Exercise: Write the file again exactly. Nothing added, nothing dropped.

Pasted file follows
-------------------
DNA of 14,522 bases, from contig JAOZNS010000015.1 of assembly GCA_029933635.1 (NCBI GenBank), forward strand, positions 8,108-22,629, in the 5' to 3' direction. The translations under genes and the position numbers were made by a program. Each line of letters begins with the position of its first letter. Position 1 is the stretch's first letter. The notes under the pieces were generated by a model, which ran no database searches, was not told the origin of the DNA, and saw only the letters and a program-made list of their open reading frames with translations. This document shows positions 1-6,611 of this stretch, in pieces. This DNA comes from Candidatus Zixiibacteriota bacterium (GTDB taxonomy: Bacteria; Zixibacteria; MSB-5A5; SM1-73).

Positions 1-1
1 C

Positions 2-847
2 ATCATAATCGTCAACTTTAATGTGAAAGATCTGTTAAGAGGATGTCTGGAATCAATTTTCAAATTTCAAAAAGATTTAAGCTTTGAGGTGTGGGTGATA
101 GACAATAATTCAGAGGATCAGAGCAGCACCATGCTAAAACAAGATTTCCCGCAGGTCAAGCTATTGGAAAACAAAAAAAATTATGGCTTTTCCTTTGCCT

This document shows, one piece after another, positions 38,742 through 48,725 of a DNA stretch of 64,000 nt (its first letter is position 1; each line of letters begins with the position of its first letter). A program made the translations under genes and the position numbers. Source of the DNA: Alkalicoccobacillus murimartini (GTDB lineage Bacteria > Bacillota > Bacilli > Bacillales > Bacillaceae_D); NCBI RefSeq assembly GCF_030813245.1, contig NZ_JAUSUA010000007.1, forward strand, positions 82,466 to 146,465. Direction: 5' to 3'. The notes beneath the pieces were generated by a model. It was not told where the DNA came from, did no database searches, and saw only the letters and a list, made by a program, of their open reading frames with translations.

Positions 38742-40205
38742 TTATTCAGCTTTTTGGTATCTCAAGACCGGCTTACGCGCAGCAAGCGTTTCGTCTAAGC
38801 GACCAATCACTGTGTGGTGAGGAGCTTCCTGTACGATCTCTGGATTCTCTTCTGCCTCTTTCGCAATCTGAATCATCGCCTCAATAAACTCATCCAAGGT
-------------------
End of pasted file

DNA of 14,522 bases, from contig JAOZNS010000015.1 of assembly GCA_029933635.1 (NCBI GenBank), forward strand, positions 8,108-22,629, in the 5' to 3' direction. The translations under genes and the position numbers were made by a program. Each line of letters begins with the position of its first letter. Position 1 is the stretch's first letter. The notes under the pieces were generated by a model, which ran no database searches, was not told the origin of the DNA, and saw only the letters and a program-made list of their open reading frames with translations. This document shows positions 1-6,611 of this stretch, in pieces. This DNA comes from Candidatus Zixiibacteriota bacterium (GTDB taxonomy: Bacteria; Zixibacteria; MSB-5A5; SM1-73).

Positions 1-1
1 C

Positions 2-847
2 ATCATAATCGTCAACTTTAATGTGAAAGATCTGTTAAGAGGATGTCTGGAATCAATTTTCAAATTTCAAAAAGATTTAAGCTTTGAGGTGTGGGTGATA
101 GACAATAATTCAGAGGATCAGAGCAGCACCATGCTAAAACAAGATTTCCCGCAGGTCAAGCTATTGGAAAACAAAAAAAATTATGGCTTTTCCTTTGCCT

This document shows, one piece after another, positions 38,742 through 48,725 of a DNA stretch of 64,000 nt (its first letter is position 1; each line of letters begins with the position of its first letter). A program made the translations under genes and the position numbers. Source of the DNA: Alkalicoccobacillus murimartini (GTDB lineage Bacteria > Bacillota > Bacilli > Bacillales > Bacillaceae_D); NCBI RefSeq assembly GCF_030813245.1, contig NZ_JAUSUA010000007.1, forward strand, positions 82,466 to 146,465. Direction: 5' to 3'. The notes beneath the pieces were generated by a model. It was not told where the DNA came from, did no database searches, and saw only the letters and a list, made by a program, of their open reading frames with translations.

Positions 38742-40205
38742 TTATTCAGCTTTTTGGTATCTCAAGACCGGCTTACGCGCAGCAAGCGTTTCGTCTAAGC
38801 GACCAATCACTGTGTGGTGAGGAGCTTCCTGTACGATCTCTGGATTCTCTTCTGCCTCTTTCGCAATCTGAATCATCGCCTCAATAAACTCATCCAAGGT